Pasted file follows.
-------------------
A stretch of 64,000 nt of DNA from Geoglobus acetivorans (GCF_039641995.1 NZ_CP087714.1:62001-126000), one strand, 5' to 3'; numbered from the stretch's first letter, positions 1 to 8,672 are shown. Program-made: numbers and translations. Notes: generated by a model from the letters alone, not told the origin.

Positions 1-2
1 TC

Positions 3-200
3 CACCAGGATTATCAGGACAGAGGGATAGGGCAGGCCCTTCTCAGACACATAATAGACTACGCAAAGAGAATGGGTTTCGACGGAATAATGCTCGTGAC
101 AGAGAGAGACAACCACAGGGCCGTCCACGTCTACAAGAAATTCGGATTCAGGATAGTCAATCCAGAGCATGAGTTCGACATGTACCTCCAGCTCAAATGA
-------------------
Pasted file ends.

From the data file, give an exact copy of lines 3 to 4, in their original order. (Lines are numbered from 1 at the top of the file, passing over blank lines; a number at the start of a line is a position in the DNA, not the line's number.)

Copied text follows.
1 TC

Positions 3-200